23. 4 out of 5

    Girl Underground

    Chopin didn't waste a single word. I enjoy embellished writing, but nothing's as fulfilling as meat-and-potatoes prose--simple, easy, and good; Chopin shows that she had a sound understanding of storytelling. As for the subject matter, especially of the main story, all through the book, I found myself deeply moved. I hate talking about social issues in my reviews because a couple of women's studies classes doesn't qualify me, but here goes some simple prattle, anyway. The story of women having Chopin didn't waste a single word. I enjoy embellished writing, but nothing's as fulfilling as meat-and-potatoes prose--simple, easy, and good; Chopin shows that she had a sound understanding of storytelling. As for the subject matter, especially of the main story, all through the book, I found myself deeply moved. I hate talking about social issues in my reviews because a couple of women's studies classes doesn't qualify me, but here goes some simple prattle, anyway. The story of women having to fulfill roles, as wives and mothers, that they couldn't put their hearts into isn't new, but in Chopin's day, writing about it was so unacceptable that most people didn't even try to understand. I get it, though.

  24. 4 out of 5

    Allison

    It was alright. I know that I'm supposed to say something more on the classic works of Chopin (and it does have some of my favorite short stories such as "Desiree's Baby" and a new delight, "The Godmother"), but I'll be honest: Edna Pontillier does not fill my heart with warmth, sympathy, or thrill. She just kind of is, even when you place her within the context of nineteenth century society. Although I think this is an important book to read, I would suggest a Charlotte Perkins Gilman short It was alright. I know that I'm supposed to say something more on the classic works of Chopin (and it does have some of my favorite short stories such as "Desiree's Baby" and a new delight, "The Godmother"), but I'll be honest: Edna Pontillier does not fill my heart with warmth, sympathy, or thrill. She just kind of is, even when you place her within the context of nineteenth century society. Although I think this is an important book to read, I would suggest a Charlotte Perkins Gilman short story or any of Edith Wharton's works if you're keen on The Big Feminine Struggle Before Ladies Got Emancipated In The Poll Booth And The Pants. Nothing against the late Ms. Chopin, of course, but I just prefer them to this.

  25. 4 out of 5

    Tara

    Okay, so I'm not going to critique this book like most people, where they complain about the feminism, the poor moral values, etc. etc. I'm certainly no feminist and definitely no adulterer, but I loved this book because of its mood. Maybe it had to do with my state of mind, but I found this book to be a beautiful literary escape. I was captivated by the world Chopin spun and I got lost in the "romanticism" of the book. I just plain enjoyed reading it, and maybe that has to do with the fact that Okay, so I'm not going to critique this book like most people, where they complain about the feminism, the poor moral values, etc. etc. I'm certainly no feminist and definitely no adulterer, but I loved this book because of its mood. Maybe it had to do with my state of mind, but I found this book to be a beautiful literary escape. I was captivated by the world Chopin spun and I got lost in the "romanticism" of the book. I just plain enjoyed reading it, and maybe that has to do with the fact that I was just reading. Sure, it was a school assignment, but I remember not treating it as such (thanks Kasper, for allowing us this freedom in our reading) and just letting myself literally sit back and enjoy it for what it is: beautiful prose.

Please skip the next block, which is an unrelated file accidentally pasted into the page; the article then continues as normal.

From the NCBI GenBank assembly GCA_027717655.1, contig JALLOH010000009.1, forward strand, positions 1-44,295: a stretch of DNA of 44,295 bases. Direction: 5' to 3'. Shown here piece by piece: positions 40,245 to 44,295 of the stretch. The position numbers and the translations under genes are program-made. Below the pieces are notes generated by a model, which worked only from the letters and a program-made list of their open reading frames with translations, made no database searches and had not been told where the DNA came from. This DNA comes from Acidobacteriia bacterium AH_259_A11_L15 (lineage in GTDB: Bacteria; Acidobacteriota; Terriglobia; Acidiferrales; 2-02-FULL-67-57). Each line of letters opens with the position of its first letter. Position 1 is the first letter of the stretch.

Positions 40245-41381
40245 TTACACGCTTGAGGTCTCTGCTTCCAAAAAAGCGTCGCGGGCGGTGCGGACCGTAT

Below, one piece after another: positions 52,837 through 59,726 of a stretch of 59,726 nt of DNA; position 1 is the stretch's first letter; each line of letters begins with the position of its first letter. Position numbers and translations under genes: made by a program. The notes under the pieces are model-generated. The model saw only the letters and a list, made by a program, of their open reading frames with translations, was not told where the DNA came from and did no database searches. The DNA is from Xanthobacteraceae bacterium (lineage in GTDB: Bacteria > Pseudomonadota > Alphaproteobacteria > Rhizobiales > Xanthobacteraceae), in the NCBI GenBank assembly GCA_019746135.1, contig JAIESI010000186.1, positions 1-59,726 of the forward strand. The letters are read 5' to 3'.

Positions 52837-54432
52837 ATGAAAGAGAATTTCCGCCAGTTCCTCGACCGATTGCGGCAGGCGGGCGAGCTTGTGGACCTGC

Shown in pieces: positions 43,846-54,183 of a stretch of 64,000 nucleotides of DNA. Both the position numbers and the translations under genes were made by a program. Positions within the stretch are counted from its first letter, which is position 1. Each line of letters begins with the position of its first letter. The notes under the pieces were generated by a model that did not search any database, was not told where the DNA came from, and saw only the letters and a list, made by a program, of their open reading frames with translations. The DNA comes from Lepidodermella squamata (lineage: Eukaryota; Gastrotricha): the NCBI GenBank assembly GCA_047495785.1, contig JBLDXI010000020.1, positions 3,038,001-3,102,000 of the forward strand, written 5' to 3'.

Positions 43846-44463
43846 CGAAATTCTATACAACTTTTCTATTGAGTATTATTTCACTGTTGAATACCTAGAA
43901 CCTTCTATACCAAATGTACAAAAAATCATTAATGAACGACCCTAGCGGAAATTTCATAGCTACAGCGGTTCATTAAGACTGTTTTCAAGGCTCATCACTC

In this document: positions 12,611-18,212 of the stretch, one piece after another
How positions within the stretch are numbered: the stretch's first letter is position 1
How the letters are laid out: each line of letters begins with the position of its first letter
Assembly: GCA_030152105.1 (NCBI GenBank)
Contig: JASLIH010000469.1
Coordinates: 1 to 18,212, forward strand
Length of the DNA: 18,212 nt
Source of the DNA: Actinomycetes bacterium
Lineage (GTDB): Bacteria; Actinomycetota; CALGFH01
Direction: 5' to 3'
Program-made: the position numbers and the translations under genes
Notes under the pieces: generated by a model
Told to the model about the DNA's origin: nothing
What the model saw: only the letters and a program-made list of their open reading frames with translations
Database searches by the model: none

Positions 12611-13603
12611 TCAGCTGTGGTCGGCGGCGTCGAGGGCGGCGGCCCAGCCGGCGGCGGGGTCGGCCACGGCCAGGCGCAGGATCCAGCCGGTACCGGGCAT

26. 5 out of 5

    David

    Chopin weaves a landscape that is easy to lose ones self within. Forget where you are while you read. Beautiful as that is, though, the most impressive element to me is how in touch Chopin is with the mind of her protagonist and how much of that she can bring the reader in on when much of the time the character is themselves unaware. I don't see some of the social problems I've heard others fault to this work. I just see a character who is a flawed piece of humanity trying as best as possible to Chopin weaves a landscape that is easy to lose ones self within. Forget where you are while you read. Beautiful as that is, though, the most impressive element to me is how in touch Chopin is with the mind of her protagonist and how much of that she can bring the reader in on when much of the time the character is themselves unaware. I don't see some of the social problems I've heard others fault to this work. I just see a character who is a flawed piece of humanity trying as best as possible to do what her soul demands. Sure, there are additional injustices present even beyond the ones Edna rebels against, but Edna is Edna and not a stereotype of a saint who would have to be perfect.

  27. 4 out of 5

    David